Dreamer Seraphin finds difficulty working and living in modern-day Paris.
After he’s fired from his job at the Metro, he lingers in the “sun-filled streets” and “parks resonant with birdsong.” Back home, Seraphin finds a letter: He’s inherited a crumbling mansion! A jovial narrator guides readers through this meandering story, Nicholson-Smith’s conversational translation retaining Gallic eloquence. English-speaking readers will marvel at lithe turns of phrase: The “strange, harsh words” of the men who evict him to make way for new development “wounded him like so many poison arrows.” Readers will also fall under the spell of Fix’s inexhaustible imagination, transferred onto the page as immense, richly detailed, golden-hued watercolor-and-ink illustrations. Only older readers could consume the entire narrative start to finish in one sitting, however, and many might find Seraphin, a middle-aged, pale-skinned innocent whose only friends are a round boy named Plume and a pet hamster called Hercules, a bit bizarre. Christian culture casts seraphim as angels associated with purity and light, and while Seraphin is similarly guileless and radiant, he also seems somewhat strange, making rounds with a peddler’s cart of toys—inventions to attract and entice a group of exclusively white children.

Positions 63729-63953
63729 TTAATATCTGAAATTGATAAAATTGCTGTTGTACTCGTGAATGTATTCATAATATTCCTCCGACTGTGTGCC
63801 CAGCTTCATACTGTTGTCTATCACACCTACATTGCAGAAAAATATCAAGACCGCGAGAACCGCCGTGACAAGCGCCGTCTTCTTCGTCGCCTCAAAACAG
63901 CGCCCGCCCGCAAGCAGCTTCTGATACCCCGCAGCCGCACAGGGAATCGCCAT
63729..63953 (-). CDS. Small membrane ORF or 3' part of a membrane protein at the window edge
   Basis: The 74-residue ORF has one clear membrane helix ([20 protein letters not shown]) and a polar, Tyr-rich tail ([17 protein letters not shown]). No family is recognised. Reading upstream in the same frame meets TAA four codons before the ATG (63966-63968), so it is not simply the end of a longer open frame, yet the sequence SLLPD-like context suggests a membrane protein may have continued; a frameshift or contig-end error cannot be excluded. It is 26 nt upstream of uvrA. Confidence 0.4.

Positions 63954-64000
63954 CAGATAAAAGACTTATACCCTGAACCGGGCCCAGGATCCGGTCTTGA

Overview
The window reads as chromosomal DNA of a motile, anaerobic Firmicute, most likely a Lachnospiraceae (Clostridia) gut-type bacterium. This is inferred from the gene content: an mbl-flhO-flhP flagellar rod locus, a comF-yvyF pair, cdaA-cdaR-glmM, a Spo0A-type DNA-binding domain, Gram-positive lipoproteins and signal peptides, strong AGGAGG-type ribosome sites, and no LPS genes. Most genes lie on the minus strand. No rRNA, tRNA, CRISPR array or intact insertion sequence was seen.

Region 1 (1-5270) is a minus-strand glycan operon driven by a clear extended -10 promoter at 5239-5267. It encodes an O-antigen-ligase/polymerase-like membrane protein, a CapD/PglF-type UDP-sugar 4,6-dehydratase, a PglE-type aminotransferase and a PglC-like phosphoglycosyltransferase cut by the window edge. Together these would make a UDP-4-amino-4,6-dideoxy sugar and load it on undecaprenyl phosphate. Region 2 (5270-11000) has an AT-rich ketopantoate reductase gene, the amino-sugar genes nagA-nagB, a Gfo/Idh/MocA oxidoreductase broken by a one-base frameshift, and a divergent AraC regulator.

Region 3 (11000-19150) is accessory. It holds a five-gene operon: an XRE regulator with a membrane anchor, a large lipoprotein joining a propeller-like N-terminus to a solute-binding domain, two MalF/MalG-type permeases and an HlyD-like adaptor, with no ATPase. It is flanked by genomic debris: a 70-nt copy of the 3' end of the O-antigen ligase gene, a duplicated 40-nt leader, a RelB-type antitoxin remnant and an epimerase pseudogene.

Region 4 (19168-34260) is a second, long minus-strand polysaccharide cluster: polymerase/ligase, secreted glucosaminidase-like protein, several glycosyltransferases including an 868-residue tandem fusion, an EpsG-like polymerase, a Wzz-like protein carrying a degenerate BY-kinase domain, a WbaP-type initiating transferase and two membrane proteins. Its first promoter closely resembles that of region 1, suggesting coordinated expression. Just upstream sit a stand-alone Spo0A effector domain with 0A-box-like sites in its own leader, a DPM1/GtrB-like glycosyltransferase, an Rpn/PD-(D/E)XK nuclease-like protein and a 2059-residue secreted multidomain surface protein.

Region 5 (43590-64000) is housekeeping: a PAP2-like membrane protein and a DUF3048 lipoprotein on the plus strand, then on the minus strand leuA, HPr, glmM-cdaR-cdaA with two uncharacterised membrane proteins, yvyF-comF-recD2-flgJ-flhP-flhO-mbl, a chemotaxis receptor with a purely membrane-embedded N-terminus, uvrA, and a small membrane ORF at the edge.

A gorgeous but elusive import. (Picture book. 8-12)